No one will argue that an acceptable firearm for bear hunting must be capable of putting the bruin down right now, instantly disabling it. I’ve yet to meet anyone who relishes tracking a wounded bear…for obvious reasons. I’ve been in that position, and it’s not fun. I prefer other challenges when I hunt.
A bear is incredibly tenacious but has no supernatural powers. We often hear of people who put a half-dozen bullets into a bear, only to have the animal cling furiously to life. Make no mistake, none of those bullets struck a vital organ or critical skeletal region. When struck in the spine, heart or lungs, a bear will be just as debilitated as a deer or a rabbit.
**Where to Aim **
Ron Alexander, one of the top bear outfitters I know, has personally taken about 700 bears as a government wildlife officer and has seen at least that many shot by his hunters. Before he allows his clients to hunt, he makes them watch video footage in his Manitoba lodge showing different bears as they approach his baits. Alexander demands that every shot taken must be behind the bear’s shoulder, whether the hunter is shooting a bow, a muzzleloader or a centerfire rifle. With that shot, which takes out both lungs, Alexander says the bear will run about 35 yards after the hit and then expire immediately. I’ve never known his advice to be flawed.
Other people suggest that a bear should be hit in the shoulder first to “break it down,” but Alexander vigorously disagrees. If the shoulder isn’t hit properly, he says, the bear is likely to run off. Another option is a standing shot, since a bear is the only domestic big game animal that can stand solidly on its hind legs. If a bear is directly facing you and standing, a shot to the exact center of its chest will take out the spine and put it down instantly. I’ve killed three bears that offered standing shots. All were hit in the vitals.
Which Gun to Use
In this case, I believe that bigger is best. Use the maximum firepower you can withstand, provided you can shoot the gun comfortably and confidently. My first half-dozen black bears were shot with a Winchester Model 70 .30/06. None of those bruins needed more than one shot, and none traveled more than 75 yards after being hit. I took one with a .270, the smallest caliber I’ve ever used, as the bear stood on his hind legs to look at me. I hit his spine and he rolled 10 yards down a steep slope and died. For some time I used a Browning A-Bolt in 7mm Rem. Mag., taking several bears with it.
Again, every bear hit behind the shoulder died quickly. The new .300 Remington Short Action Ultra Mag (SAUM) and .300 Winchester Short Magnum are attracting plenty of attention from hunters. I used both on Canadian bear hunts last year and dropped each bruin handily. I’ve continued to field-test the Remington Model Seven .300 SAUM and have taken a couple of moose, elk and other big game with it. It is a fine bear rifle.
Brown bears and grizzlies, being larger than blacks, demand sufficient firepower. I wouldn’t hesitate to use a .300 caliber on them, but I believe bigger is better. Last year, I dropped an Alaskan grizzly with a Remington .338 Ultra Mag and was impressed with this rifle. My one and only Alaskan brownie took three hard hits from a .375 H&H; before he went down for keeps, but the first shot debilitated him and he never gained much momentum.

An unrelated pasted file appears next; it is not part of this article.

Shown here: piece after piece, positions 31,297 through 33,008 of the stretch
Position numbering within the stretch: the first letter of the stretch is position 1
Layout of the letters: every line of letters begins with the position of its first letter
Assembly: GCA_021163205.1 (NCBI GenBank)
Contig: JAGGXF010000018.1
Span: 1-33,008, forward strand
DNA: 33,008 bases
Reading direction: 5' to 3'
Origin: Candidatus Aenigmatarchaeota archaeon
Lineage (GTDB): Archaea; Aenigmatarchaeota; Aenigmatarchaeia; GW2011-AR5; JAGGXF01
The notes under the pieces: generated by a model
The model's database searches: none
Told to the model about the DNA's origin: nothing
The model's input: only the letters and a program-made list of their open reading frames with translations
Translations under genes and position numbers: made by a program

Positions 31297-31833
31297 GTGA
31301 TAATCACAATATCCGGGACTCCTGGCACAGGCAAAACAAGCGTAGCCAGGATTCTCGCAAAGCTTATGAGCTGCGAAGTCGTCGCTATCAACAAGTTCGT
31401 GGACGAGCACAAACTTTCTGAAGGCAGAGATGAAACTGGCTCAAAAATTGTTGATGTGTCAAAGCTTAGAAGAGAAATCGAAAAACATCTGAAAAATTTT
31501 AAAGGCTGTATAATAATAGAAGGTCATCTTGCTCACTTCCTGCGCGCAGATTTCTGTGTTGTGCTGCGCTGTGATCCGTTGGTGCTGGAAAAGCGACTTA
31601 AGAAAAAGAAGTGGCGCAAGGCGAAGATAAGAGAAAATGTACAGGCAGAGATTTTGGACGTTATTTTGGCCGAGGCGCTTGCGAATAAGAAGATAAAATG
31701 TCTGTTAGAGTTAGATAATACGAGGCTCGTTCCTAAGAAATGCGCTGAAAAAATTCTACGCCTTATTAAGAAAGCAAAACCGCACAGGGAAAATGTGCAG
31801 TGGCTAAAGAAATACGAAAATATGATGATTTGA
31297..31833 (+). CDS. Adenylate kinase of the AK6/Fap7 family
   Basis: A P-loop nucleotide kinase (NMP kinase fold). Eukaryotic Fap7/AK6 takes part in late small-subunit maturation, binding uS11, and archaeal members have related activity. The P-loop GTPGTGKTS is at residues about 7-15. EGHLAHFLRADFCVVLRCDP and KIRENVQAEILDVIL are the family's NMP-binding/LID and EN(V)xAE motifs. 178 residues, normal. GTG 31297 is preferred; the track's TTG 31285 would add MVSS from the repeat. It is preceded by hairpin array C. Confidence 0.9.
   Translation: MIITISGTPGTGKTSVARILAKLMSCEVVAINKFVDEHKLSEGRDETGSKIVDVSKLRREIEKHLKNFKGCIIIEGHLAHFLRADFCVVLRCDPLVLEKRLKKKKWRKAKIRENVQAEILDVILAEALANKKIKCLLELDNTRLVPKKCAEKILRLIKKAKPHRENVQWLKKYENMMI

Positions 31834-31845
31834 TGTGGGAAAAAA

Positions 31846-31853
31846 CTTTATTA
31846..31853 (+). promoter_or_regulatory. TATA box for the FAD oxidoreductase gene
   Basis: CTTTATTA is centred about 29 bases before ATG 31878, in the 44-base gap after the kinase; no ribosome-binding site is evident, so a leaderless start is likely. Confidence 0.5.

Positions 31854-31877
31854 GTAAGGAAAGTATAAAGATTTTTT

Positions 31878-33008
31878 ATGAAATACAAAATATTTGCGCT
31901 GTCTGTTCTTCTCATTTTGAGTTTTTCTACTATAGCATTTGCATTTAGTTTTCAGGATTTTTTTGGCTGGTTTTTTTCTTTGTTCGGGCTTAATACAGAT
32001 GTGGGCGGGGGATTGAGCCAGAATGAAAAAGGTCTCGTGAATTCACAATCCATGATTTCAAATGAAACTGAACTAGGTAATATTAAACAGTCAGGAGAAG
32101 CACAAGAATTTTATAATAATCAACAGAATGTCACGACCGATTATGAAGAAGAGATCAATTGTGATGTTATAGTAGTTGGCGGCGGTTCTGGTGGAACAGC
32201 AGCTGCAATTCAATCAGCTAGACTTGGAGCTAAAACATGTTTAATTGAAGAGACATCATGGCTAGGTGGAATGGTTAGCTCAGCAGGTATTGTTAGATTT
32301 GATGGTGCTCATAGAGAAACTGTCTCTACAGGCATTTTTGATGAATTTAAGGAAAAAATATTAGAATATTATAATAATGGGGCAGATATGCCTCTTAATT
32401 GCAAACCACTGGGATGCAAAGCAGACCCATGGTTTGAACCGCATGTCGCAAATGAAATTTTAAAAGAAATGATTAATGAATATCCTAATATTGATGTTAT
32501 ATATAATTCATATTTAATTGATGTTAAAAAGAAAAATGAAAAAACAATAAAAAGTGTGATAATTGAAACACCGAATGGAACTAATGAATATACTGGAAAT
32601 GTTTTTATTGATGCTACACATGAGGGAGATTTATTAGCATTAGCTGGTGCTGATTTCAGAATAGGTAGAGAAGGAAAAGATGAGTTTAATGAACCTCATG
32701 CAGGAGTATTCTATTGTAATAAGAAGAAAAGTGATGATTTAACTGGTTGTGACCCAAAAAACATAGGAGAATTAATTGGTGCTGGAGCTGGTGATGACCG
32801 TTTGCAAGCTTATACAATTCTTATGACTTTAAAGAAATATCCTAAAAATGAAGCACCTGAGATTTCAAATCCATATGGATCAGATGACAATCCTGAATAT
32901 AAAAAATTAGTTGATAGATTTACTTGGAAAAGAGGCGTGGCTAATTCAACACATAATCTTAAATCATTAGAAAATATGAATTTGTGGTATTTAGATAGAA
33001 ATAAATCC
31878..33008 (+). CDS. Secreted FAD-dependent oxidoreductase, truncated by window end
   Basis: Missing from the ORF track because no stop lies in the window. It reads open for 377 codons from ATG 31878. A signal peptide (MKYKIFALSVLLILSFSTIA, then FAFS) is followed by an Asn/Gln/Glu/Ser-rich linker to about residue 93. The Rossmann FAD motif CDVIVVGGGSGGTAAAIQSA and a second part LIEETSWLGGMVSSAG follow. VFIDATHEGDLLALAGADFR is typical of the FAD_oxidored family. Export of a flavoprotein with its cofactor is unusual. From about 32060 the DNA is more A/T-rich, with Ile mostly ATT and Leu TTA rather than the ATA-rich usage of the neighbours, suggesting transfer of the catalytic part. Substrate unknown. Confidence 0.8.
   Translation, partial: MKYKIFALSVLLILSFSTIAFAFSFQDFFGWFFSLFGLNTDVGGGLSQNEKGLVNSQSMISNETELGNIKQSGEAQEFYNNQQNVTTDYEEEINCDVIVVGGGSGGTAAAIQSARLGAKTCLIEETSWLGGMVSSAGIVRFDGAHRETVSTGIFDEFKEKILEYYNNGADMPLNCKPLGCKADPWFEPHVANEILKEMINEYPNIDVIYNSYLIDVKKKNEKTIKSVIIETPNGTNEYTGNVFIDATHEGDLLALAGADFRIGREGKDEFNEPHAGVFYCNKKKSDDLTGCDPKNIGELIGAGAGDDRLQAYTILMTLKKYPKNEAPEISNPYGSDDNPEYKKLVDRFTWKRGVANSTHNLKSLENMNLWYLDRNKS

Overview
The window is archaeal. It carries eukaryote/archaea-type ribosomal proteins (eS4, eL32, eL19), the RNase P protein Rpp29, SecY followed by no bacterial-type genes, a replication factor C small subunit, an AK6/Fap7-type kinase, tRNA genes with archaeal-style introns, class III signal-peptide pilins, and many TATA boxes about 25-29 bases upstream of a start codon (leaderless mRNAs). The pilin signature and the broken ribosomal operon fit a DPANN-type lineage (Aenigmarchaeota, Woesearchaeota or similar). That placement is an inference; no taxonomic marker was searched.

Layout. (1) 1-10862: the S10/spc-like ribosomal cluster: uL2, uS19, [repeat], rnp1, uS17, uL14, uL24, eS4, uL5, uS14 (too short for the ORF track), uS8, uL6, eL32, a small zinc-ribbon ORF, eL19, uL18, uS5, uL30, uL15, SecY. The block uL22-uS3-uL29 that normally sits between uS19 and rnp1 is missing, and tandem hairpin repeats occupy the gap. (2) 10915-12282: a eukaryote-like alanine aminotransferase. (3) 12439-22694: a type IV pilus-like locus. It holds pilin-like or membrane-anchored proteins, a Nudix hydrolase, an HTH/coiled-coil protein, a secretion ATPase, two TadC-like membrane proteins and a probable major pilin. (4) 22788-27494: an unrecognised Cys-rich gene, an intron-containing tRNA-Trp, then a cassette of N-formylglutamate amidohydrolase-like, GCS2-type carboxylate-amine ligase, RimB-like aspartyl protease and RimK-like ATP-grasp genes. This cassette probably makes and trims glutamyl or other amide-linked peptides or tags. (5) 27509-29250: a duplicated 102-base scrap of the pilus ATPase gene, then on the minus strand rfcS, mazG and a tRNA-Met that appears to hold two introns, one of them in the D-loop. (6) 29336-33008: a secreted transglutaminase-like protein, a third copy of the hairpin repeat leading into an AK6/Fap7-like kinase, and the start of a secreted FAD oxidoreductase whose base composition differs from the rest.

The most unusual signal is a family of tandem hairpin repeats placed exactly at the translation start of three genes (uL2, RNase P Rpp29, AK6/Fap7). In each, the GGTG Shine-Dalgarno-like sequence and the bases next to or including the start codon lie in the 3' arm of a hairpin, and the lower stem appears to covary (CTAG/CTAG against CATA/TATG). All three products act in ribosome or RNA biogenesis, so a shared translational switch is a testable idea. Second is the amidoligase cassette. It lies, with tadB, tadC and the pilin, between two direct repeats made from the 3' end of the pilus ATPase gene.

The Best Bullet
The rifle caliber stamped on your gun’s barrel is meaningless when it comes to killing bears-it’s the bullet that gets the job done, and proper placement is everything. When everything is perfect, you can zing a bullet behind a bear’s shoulder and through both lungs, and a bullet from a .270 will do the job adequately. It’s when the situation goes wrong that everything gets dicey. In those cases, bigger bullets with greater energy and mass may be what it takes.
Just aas there are endless debates about rifle models and calibers, so are there many discussions about bullets. In a lifetime of hunting, I’ve basically used four types of bullets for bears: Nosler’s Partition, Winchester’s Silvertip, Remington’s Core-Lokt and Federal’s Trophy Bonded Bear Claw. None has failed me when I placed it where it had to go. Of the four, the Core-Lokt has accounted for more than half the bears I’ve shot. The new Remington Core-Lokt Ultra shows plenty of promise based on the bullets I’ve recovered. I’ve used it on bear and elk and several deer.
Shotguns for Bears?
Some of the new slugs look to be winners for bears where the vegetation is tight and laws don’t allow rifles. I recently went on a bear hunt in Canada where five members of our party dropped bears instantly using Remington’s 12-gauge Premier Copper Solid Sabot slugs. That’s the only slug with which I’ve had personal experience.
**When to Shoot **
I don’t believe in long-range shooting for bears. I want to know that the bullet will strike precisely where I aim. I’d much rather shoot from 100 yards or less than from farther away, and I draw the line at 250 yards.